Following are excerpts from an interview with Bahraini Shura Council member Samira Rajab, which aired on Al-Arabiya TV on October 22, 2010:
Samira Rajab: In my view, [9/11] was a fabricated operation, which occurred following the end of the Cold War, in order to create a new ghost, which would replace the ghost of Communism.
Interviewer: Was Al-Qaeda fabricated or not? Does it even exist?
Samira Rajab: Basically, there is no organization called Al-Qaeda.
How many incidents were contrived at specific points in time, in order to support certain causes? For example, in the US elections, a certain political party might be in need of an attack, and indeed, an attack is carried out on that day... Many things need to be discussed at length.
Interviewer: Weren't the prisons packed in the days of Saddam Hussein, who ruled the country with fire and brimstone?
Samira Rajab: These things have often been said, but even if we assume that there is a grain of truth to them, is there any comparison between what is happening in Iraq today and what was happening prior to the occupation? Prisons are being inaugurated all over the world. Today, the US does not make do with the prisons it built on remote islands...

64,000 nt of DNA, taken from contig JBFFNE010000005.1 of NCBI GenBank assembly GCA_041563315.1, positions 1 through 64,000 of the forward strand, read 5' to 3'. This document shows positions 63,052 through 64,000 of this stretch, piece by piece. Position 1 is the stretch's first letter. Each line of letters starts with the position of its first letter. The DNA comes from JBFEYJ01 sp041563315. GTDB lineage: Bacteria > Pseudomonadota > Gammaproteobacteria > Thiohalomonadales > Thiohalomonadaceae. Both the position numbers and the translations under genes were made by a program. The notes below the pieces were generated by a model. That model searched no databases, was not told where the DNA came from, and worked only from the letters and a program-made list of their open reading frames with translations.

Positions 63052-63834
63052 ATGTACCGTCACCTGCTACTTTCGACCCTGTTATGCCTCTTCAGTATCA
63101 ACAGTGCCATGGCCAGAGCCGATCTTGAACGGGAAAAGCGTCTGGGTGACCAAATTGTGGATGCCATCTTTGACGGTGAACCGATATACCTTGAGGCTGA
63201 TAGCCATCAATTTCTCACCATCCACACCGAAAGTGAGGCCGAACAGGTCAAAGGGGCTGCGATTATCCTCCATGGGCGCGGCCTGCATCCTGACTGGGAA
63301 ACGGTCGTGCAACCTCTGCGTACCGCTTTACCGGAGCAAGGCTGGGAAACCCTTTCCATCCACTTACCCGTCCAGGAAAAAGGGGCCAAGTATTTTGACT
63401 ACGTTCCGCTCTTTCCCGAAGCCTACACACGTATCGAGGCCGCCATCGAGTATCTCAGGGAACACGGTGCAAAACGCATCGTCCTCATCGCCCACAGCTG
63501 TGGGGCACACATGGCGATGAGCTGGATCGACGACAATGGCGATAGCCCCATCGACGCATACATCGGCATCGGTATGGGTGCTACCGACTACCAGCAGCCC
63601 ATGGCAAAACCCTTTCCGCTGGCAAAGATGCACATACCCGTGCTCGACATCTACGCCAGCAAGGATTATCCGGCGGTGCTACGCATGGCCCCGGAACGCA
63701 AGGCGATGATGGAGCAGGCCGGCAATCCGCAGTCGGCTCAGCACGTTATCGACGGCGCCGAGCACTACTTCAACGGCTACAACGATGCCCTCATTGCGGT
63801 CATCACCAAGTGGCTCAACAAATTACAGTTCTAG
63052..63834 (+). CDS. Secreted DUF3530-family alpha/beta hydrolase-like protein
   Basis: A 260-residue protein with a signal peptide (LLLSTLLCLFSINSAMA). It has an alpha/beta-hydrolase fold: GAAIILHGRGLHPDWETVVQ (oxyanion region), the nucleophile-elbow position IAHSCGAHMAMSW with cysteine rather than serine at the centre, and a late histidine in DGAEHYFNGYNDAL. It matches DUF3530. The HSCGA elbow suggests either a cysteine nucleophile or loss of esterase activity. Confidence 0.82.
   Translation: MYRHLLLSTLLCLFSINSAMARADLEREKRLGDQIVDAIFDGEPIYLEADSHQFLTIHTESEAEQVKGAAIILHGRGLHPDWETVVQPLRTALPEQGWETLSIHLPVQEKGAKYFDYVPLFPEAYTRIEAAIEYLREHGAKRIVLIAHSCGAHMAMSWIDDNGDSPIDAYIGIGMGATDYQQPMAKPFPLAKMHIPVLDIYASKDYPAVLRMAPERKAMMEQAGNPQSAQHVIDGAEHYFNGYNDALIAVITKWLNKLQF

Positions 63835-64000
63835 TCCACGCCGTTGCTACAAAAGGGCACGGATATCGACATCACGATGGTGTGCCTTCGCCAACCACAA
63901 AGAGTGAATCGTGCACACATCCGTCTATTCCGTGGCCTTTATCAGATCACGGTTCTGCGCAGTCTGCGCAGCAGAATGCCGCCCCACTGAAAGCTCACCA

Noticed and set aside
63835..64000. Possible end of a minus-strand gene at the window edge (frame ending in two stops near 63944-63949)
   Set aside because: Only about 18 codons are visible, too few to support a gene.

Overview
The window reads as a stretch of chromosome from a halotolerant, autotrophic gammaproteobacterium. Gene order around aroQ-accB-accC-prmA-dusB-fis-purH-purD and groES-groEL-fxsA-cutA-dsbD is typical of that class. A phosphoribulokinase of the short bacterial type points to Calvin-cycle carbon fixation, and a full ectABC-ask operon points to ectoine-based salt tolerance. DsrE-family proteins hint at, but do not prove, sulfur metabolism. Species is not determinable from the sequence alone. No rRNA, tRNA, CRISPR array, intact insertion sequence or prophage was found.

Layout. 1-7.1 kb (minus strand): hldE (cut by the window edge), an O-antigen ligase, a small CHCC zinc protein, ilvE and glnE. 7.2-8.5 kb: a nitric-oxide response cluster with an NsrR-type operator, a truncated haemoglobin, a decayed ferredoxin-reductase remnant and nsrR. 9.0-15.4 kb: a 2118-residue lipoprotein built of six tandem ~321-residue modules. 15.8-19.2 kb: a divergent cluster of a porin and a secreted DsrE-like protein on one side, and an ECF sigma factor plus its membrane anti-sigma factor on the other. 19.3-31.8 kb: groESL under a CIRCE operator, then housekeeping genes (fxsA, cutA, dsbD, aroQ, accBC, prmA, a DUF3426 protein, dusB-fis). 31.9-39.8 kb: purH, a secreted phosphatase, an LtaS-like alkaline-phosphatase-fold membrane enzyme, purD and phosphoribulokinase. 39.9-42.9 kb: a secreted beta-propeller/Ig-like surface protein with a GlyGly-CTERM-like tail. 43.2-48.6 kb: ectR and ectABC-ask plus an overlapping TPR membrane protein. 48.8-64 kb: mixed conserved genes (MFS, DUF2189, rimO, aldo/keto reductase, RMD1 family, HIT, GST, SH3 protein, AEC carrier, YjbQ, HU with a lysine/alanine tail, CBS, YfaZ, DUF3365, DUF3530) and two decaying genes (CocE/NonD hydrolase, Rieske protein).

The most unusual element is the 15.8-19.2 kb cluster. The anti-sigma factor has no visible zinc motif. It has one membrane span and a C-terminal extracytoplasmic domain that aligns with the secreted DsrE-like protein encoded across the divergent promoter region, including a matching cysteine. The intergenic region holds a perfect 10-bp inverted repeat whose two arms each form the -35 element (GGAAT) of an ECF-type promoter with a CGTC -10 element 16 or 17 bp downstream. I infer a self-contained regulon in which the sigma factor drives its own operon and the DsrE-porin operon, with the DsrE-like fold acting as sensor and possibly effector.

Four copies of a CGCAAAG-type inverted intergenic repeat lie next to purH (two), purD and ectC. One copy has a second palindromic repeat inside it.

Interviewer: You are saying that the prisons are packed in Iraq, but they were packed in the days of Saddam Hussein as well.
Samira Rajab: No. it was not as bad as the anti-Iraqi media depicted it. In today's Iraq, it is not just about the prisons. Blood is being shed, and when people leave their homes in the morning, they cannot be sure that they will return home safely, in light of all the bombings.
Interviewer: Do you believe that security takes precedence over democracy?
Samira Rajab: There is no democracy without security.
Interviewer: The Bahraini press has criticized you harshly. In 2005, the press denounced what you wrote about Imam Sistani. Do you regret what you wrote about Imam Sistani, following the reactions, the protests, and the threats you received?
Samira Rajab: I do not regret it. What I wrote did not justify all this mayhem.
Interviewer: Don't you think that this is an affront to a religious symbol revered by millions?
Samira Rajab: When such a religious symbol engages in politics, he becomes a public figure, and he must be held accountable.